Sometimes it is easier to unbolt the filler neck from the body (the part you put the gas pump in) and fish it and the rubber filler hose through the space between the body and the frame.

You will need these quick connect tools

Z-FKKwfo5oy.JPG

If you have the metal quick connect fuel lines at the pump. If they are the plastic ones you will not need them. They are made by OTC and available at any good parts store. This is the only one that will work with the plastic sending unit and metal lines without breaking the fittings off the moduel and then removing them from the lines.

take your time and drop the tank slowly. In addition to the fuel lines there are also EVAP lines that need to be disconnected. sometimes they can be hard to see and reach. Drop the tank a little and look around to see if anything else is following the tank as it lowers.

 

Thanks Jeremy, I appreciate the input. I actually ordered the fitting disconnect tools when I ordered the pump today.  Do I need to drop the whole take or can I get by with dropping just the passenger side. I know that I need to disconnect the fill, vent and evap tubes either way, but saw it both ways on the net. What is your experience with the straps? Are they a PIA or do they come off pretty easy?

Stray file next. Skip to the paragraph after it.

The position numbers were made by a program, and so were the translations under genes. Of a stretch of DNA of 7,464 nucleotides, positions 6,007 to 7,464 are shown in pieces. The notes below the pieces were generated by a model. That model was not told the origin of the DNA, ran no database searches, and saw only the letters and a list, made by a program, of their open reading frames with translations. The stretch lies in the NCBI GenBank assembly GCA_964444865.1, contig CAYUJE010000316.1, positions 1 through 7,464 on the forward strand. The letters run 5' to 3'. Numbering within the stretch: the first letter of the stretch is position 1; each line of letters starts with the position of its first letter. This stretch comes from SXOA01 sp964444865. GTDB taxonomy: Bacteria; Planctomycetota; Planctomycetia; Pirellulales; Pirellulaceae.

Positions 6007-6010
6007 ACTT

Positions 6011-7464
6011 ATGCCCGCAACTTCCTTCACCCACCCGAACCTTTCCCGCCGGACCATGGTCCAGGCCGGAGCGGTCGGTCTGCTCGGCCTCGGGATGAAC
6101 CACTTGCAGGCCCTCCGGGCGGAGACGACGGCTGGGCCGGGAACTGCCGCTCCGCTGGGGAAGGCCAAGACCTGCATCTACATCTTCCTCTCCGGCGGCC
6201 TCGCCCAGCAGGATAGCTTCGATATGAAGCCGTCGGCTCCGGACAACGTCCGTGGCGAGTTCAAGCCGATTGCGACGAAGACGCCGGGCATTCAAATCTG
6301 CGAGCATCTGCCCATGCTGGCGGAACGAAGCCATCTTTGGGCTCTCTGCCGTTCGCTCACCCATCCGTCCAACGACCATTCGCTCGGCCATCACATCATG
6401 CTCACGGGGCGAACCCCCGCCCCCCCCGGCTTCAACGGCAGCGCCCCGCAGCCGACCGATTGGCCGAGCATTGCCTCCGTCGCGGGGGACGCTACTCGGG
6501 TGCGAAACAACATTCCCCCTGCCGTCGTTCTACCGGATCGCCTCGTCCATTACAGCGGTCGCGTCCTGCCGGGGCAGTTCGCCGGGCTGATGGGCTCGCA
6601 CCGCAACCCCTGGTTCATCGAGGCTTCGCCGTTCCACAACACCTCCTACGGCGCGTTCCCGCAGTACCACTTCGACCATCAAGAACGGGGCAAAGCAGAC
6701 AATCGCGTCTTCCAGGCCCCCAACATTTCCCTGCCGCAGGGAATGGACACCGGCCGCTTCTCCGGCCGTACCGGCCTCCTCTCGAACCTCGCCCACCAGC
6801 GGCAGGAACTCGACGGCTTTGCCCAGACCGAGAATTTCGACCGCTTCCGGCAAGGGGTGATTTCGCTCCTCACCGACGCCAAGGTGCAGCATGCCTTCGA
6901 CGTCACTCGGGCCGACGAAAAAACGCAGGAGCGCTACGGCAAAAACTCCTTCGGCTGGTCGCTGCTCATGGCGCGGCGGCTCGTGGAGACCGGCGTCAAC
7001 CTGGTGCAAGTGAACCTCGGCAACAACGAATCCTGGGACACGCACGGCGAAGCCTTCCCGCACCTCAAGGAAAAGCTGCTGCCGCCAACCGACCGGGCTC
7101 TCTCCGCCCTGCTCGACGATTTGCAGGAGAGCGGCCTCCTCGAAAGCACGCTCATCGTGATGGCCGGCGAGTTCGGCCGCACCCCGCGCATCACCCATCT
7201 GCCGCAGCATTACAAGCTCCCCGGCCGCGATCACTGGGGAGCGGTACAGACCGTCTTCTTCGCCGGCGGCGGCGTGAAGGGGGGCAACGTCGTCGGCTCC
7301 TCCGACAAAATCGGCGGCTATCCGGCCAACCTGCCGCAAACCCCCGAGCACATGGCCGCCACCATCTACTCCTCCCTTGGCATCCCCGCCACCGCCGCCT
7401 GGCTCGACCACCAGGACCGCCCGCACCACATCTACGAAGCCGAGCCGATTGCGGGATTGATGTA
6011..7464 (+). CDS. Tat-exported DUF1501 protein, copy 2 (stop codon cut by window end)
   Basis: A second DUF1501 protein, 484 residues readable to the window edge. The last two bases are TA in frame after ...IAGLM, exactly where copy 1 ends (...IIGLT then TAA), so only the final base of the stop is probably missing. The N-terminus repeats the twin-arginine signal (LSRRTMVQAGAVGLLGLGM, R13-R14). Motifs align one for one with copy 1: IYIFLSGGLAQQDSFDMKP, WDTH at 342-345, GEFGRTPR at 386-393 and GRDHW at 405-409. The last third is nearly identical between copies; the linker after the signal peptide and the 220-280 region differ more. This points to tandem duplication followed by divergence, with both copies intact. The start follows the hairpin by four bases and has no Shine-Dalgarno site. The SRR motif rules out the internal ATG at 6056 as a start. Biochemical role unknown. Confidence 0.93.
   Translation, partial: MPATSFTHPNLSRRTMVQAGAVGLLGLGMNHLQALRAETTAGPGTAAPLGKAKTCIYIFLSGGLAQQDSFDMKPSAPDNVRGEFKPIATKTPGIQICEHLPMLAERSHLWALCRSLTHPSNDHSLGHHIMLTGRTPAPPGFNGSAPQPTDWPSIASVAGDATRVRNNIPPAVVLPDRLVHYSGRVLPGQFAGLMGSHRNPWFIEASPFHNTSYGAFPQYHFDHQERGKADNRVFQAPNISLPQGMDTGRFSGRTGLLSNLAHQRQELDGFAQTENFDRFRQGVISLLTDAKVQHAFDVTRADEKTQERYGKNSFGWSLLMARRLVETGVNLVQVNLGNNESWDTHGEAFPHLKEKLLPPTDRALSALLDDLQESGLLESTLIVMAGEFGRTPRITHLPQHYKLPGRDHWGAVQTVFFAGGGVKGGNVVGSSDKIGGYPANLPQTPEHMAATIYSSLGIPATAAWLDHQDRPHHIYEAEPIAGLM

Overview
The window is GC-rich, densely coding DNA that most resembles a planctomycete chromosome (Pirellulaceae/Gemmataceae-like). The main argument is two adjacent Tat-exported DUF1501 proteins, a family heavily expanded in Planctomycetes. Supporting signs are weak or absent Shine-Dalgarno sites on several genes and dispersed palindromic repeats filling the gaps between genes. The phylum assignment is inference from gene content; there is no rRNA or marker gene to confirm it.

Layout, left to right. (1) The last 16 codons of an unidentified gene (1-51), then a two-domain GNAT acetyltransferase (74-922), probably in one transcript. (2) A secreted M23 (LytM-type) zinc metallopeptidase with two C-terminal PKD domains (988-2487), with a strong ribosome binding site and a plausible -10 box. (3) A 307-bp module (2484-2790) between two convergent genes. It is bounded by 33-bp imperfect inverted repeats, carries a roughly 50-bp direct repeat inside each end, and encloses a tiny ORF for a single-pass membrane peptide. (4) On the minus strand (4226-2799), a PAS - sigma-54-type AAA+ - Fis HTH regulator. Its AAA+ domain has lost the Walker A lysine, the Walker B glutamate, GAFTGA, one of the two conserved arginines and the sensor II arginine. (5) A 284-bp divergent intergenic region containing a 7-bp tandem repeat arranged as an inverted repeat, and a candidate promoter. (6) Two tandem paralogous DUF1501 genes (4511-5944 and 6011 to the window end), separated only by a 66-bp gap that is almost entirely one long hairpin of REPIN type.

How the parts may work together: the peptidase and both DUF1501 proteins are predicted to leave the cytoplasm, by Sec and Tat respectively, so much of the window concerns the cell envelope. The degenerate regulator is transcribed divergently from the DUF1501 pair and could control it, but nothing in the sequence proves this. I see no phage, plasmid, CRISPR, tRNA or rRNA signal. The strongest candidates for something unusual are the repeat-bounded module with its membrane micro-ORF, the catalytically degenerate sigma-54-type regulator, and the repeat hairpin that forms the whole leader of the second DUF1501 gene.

Here is the disconnect tool,I bought...

31XB0Q9pRWL._SX300_.jpg

Edited by rl_sd

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you will need to drop the whole tank to get enough clearance to actually remove the pump.

The straps are a dump shoot.

I have those style of quick disconnects but have never tried them for this job.